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Re: Proctor Tests

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On 27 Jan 2005, at 7:05, THunt(--nospam--at)absconsulting.com wrote:

> Gail,
> 
> I remember looking into this a long time ago when we called for modified 
> proctors and received standard proctors from the lab.  As I remember, the 
> standard proctor and the modified proctor are very similar laboratory 
> tests with the standard proctor using more energy (a larger or heavier 
> hammer?).  Both can be used however the desired or accepted percent 
> compaction will be different depending on the test method.  I do not 
> believe there is a direct correlation but if I remember right a 90% 
> standard proctor is roughly about the same as a 95% modified proctor. With 
> this in mind, I seem to also remember that the standard proctor correlates 
> better with field compaction when using very large rollers whereas the 
> modified proctor correlates better when using smaller rollers, plate 
> compactors, and powder-puffs.  As already suggested, best to check with a 
> real geotech.
> 
> Thomas Hunt, S.E.
> ABS Consulting
> 

The Modified Proctor (ASTM D1557) uses a 10 lbs hammer that drops
18 inches while the Standard Proctor (ASTM D-698) uses a 5.5 lbs 
hammer that drops 12 inches.  The Modified Proctor uses 5 lifts to fill 
the soil mold while the Standard Proctor uses 3 lifts.  In a 4 inch mold 
the number of  drops for each test is 25 and for the 6 inch mold the 
number of drops of the hammer is 56 (for both test methods).  This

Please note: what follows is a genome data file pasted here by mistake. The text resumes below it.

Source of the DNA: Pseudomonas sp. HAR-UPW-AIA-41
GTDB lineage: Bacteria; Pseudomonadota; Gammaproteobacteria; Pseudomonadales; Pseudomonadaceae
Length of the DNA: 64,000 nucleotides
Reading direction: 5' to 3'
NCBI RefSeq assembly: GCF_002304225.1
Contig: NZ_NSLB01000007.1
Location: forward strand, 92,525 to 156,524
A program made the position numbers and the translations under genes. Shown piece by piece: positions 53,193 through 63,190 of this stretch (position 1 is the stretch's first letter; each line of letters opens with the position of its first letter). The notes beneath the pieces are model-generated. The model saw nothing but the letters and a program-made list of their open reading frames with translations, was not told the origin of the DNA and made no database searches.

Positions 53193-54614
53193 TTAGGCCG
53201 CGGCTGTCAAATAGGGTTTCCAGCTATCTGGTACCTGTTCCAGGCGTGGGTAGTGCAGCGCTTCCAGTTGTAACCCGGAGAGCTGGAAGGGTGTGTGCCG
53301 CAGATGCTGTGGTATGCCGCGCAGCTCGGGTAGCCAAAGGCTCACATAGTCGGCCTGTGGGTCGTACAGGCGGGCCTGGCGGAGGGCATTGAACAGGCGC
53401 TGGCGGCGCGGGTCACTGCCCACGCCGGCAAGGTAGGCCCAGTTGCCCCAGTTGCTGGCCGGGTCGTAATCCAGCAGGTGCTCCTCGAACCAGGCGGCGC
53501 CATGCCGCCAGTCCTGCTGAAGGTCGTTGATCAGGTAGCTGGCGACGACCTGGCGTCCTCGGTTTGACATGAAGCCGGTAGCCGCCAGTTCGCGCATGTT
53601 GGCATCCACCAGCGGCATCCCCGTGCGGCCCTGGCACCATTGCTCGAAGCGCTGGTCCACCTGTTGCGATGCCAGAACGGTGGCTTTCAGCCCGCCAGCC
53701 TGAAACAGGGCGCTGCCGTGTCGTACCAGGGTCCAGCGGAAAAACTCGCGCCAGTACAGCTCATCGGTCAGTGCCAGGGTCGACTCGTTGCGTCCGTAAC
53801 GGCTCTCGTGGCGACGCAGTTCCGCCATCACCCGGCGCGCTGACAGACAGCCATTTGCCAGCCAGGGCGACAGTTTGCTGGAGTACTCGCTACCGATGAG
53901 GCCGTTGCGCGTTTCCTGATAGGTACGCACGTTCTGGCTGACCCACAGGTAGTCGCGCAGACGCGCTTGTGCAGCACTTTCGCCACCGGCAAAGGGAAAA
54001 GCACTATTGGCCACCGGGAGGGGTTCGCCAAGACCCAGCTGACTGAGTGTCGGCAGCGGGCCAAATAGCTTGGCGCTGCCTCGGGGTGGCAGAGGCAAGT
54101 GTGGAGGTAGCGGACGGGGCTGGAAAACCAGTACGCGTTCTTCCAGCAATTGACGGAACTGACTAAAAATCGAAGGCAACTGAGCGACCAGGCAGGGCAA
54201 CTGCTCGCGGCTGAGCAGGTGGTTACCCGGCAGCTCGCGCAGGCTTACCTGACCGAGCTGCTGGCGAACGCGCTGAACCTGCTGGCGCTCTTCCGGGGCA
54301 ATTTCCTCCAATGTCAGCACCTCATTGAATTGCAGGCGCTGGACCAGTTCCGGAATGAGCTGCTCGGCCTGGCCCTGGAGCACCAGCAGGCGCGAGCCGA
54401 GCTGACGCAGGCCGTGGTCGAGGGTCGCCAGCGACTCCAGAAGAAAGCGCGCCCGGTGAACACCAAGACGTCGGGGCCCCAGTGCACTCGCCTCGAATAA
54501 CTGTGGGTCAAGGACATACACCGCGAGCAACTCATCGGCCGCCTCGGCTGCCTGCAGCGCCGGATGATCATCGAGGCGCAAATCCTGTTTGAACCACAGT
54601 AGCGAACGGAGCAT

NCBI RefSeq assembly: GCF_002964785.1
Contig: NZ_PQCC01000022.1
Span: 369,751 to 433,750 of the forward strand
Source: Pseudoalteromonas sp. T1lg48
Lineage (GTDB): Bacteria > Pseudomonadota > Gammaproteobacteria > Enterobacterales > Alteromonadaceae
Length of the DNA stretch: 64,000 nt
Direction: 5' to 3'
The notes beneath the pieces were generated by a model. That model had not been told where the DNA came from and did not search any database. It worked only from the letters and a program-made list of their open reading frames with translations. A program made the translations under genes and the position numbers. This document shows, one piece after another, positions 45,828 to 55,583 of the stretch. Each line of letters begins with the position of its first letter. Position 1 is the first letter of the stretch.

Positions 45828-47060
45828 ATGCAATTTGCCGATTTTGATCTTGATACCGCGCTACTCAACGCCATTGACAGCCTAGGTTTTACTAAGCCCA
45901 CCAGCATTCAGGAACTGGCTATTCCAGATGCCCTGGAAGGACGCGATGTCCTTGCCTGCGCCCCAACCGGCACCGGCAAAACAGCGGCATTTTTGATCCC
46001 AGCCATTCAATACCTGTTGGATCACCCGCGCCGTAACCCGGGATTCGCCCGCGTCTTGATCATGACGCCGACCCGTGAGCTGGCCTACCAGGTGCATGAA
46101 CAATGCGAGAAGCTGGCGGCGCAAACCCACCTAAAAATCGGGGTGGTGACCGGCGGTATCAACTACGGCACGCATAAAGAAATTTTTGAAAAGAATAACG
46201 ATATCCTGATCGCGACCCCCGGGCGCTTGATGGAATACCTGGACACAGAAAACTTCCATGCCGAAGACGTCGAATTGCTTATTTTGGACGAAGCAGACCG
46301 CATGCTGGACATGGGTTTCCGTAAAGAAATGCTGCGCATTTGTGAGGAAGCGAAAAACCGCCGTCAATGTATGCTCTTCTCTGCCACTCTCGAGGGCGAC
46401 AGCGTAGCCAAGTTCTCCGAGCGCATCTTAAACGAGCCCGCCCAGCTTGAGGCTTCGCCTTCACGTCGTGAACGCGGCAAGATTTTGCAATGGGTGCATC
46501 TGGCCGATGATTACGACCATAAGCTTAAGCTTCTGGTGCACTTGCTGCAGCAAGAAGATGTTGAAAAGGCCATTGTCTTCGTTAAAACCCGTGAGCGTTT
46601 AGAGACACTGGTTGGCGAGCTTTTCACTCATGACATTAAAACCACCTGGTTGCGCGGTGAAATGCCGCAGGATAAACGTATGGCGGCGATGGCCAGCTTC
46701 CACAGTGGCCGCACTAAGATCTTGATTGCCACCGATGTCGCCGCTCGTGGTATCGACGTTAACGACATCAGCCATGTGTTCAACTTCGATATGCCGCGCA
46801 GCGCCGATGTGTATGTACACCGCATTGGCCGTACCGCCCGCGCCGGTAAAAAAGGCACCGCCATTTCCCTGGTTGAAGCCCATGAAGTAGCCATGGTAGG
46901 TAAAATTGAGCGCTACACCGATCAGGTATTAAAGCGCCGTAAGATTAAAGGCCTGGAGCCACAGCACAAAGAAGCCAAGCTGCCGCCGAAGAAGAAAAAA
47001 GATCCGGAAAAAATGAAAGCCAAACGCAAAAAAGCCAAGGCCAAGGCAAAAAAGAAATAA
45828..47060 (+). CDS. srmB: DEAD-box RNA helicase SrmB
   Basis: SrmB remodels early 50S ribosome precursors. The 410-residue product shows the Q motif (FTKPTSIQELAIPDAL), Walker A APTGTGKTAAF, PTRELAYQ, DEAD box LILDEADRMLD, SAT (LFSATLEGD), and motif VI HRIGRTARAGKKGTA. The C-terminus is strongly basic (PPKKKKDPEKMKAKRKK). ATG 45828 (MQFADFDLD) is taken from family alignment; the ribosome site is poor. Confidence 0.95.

yields a compactive engergy of the Modified Proctor of 56,250 ft*lb/ft^3
and a compactive energy of the Standard Proctor of 12,375 ft*lbs/ft^3.

As a general rule, 90% of the Modified Proctor is roughly equal to 95%
of the Standard Proctor in terms of the in-place density of the soil being
compacted.  With this relationship in mind, I usually specify 90% of
Modified Proctor where I don't have a building or road over the fill, and
I specify 95% of Modified Proctor under buildings and roads.  This spec.
will usually get the contractors attention and they tend to be more
diligent with their efforts.

Since the Standard Proctor was developed by Mr. Proctor in 1933, I
suspect that the test method was a reflection of the machinery that
was in common usage to attain compaction at that time as much as
it was a function of the needs for the structures.  As heavier structures and
bigger machinery have become more common, a Modified Proctor spec.
is easier to attain and more needed for the larger loads.

I would definitely us the Modified method under highways, airfields for
large aircraft, high-rise structures, dams, hospitals, and other critical
or high load bearing structures.  I have seen specifications for 98% of
a Standard Proctor under critical structures, and while this is less than
95% of the Modified Proctor it is fairly close and will probably work.

As a side note, it is fun to take a nuclear gauge out to test the compaction
of the soil and set it to return the relative compaction on the read-out
screen.  Sometimes in soils such a roadbase, it's very easy to exceed the
optimum compaction density of the Proctor test, giving a relative compaction
of greater than 100%.  This usually gets very funny looks from the contractors,
since we tend to think of 100% as the maximum attainable.  I then get to
explain how they just put more effort into the soil than is done in a Proctor
test and that they compacted the soil more than in the Proctor, and that with
even bigger equipment and more passes they would get even denser soil.  More
experienced contractors will try to minimize the efforts of compaction to just
comply with the requirements, as that saves them time and money.

HTH,
Lloyd Pack, P.E.

 
> GSKWY(--nospam--at)aol.com 
> 01/26/2005 07:47 PM
> Please respond to
> <seaint(--nospam--at)seaint.org>
> 
> 
> To
> seaint(--nospam--at)seaint.org
> cc
> 
> Subject
> Proctor Tests
> 
> 
> 
> 
> 
> 
> Are there are guidelines for when you should specify a standard Proctor 
> and when you should specify a Modified Proctor?
> 
> Is it  based on type or magnitude of loading?
> 
> 
> Gail Kelley
> 




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